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But even that last sad utterance of Jesus does not seem to close without a gleam of hope: “Ye shall not see me henceforth until ye shall say, 'Blessed is he that cometh in the name of the Lord.' Shall the foolish and misguided someday see their shortsighted folly and welcome him? Can there be a recognition of Jesus, even after the rejection, that shall bring back the blessings that were scorned? Jerusalem never turned to him, but some turned. Thousands when he was gone from them in the flesh remembered his call to them and responded, and he came back to them in the spirit. Jerusalem was encompassed with armies; the unhappy Jews were crucified by thousands; the temple was burned; and the nation ceased to be forever. But many had recognized their Lord, and in lives of truth ånd love and beauty glorified his name.

That love, infinite and yearning, of the heavenly Father, so wondrously revealed in Jesus, has never ceased. No rejection has lost. it to any soui. Jesus' cry is not a sentence of condemnation, but still a call to repentance. He did not leave Jerusalem to its fate, but came back that he might die for his people. And the last message of the Risen Christ sends the heralds of salvation to all the world, beginning at Jerusalem. Guilty Jerusalem still offered mercy! And each of us, however much we have rejected Jesus and his light and leading, are still offered his salvation to the uttermost to-day.

Wednesday—Tbe Betbany Silence

In the last week of the life of our Lord there were two days of silence. One was Wednesday, the Silence of the Bethany home; the other was Saturday, the Silence of the Tomb. These two days were not days of inactivity but of recuperation, one for the Trial of the Cross, the other for the Glory of Easter.

The power of Silence is not always recognized. Great souls have generally been born and reared in the regions of Silence. Wednesday was not a waste-day, but a prayer-day when the soul of the Lord took firmer root in the unseen and eternal.

The invitation to prayer, unaccepted by the multitude, is an invitation to power.

Our Lord was much in Silence. Thirty years out of the thirty-three of his life are appropriately named the years of Silence. Even during the three years of his public ministry he is often reported as withdrawing into solitude, going into a mountain or a desert place to be by himself. He went not only for rest but to gain power.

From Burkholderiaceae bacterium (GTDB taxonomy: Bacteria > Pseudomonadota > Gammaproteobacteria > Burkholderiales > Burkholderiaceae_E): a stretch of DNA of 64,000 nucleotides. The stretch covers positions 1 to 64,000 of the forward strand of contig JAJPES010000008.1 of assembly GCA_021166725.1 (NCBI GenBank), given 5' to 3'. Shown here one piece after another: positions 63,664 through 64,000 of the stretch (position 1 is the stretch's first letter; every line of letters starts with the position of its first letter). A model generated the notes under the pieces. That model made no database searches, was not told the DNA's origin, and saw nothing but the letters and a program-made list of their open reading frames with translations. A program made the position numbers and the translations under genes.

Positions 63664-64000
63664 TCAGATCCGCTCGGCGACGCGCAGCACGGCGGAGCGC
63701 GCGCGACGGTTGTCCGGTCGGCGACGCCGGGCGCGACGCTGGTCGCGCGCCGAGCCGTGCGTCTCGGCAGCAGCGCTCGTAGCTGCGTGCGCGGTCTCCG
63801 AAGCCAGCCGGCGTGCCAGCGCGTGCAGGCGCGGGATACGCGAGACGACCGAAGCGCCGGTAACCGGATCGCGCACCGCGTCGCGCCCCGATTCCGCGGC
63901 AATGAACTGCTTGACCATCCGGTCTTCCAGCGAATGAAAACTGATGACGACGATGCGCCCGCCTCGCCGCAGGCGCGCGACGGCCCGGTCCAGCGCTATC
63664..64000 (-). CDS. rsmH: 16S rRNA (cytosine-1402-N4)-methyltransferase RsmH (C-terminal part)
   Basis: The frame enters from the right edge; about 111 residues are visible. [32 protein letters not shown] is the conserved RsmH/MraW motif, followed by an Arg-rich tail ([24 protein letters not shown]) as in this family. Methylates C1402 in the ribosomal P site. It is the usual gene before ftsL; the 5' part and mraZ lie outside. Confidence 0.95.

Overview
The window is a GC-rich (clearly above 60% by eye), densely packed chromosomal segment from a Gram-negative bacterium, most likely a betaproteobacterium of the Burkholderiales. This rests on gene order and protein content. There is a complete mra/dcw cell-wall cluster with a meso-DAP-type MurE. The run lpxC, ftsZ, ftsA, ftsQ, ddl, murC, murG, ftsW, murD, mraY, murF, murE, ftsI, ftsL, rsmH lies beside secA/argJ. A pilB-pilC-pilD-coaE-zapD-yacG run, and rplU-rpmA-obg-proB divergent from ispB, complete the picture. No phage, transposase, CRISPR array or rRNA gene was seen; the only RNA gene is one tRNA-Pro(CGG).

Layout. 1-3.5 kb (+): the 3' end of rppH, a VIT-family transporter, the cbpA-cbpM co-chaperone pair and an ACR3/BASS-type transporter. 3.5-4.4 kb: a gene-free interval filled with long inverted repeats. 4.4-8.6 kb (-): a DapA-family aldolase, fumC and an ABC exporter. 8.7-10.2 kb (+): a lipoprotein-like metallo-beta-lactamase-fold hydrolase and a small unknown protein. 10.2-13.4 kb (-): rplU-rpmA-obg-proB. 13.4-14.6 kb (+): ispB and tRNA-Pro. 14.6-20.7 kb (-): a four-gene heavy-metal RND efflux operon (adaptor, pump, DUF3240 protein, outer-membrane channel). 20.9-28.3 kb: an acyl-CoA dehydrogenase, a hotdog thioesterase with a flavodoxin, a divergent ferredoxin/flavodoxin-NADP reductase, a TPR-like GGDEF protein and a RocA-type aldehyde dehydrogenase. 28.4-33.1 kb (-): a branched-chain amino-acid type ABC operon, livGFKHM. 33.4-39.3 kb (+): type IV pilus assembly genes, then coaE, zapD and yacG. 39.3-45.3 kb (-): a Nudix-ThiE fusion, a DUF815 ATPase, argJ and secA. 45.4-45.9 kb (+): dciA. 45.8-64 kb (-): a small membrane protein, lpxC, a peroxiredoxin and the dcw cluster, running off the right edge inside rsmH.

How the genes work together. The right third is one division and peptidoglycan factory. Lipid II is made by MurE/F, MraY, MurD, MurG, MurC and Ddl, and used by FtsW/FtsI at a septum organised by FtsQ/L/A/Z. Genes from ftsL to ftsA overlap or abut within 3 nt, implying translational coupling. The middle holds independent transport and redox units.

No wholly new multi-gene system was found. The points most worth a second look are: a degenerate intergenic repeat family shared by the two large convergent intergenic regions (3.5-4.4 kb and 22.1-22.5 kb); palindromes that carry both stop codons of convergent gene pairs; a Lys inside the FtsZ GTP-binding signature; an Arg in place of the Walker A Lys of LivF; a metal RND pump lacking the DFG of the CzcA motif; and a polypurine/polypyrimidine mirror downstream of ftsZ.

The Chinese have a proverb that since man has two ears and one tongue he should listen twice as often as he speaks. The Turks have a proverb, “When you see a man who is hustling, look out for him for he is moved by the devil.” Our own scriptures have the saying, “Let every man be swift to hear, slow to speak.”

If any age ever needed the Sabbath day for rest and Silence it is our age. Wonderful its activity and achievement, its creature comforts and commercial enterprise-yet there is fear that it will be classed as an age of superficial civilization.

It is easy to forget that the most inventive and enterprising portion of the American people—those called the “New Englanders”—had several centuries of quiet and solitude which impelled them to the cultivation of the habit of meditation and prayer. The rolling stone gathers no moss. The deep streams run still.

We are ever praying “O, that Ishmael might live," while God instead blesses the Child of faith and establishes his covenant with Isaac. The years belong to those who have laid hold of the invisible and have meditated over the deep things of God, not to those who have snatched at the things pleasant to the eyes.

The one who has learned to hear has more power often than the one who has learned to speak. Thought has more force than action. The philosopher will always have more battalions at his command than the merchant. The man who lies on his bed an invalid and “merely prays” may contribute more to the strength and welfare of the community than the man who figures largely in the market-place. Not only is it true that “they also serve who only stand and wait,” but these “shut-in saints" often wield the baton of power. They who create sentiment and songs do more for a nation than those who make laws. As men cannot give until they receive, neither can they speak until they hear.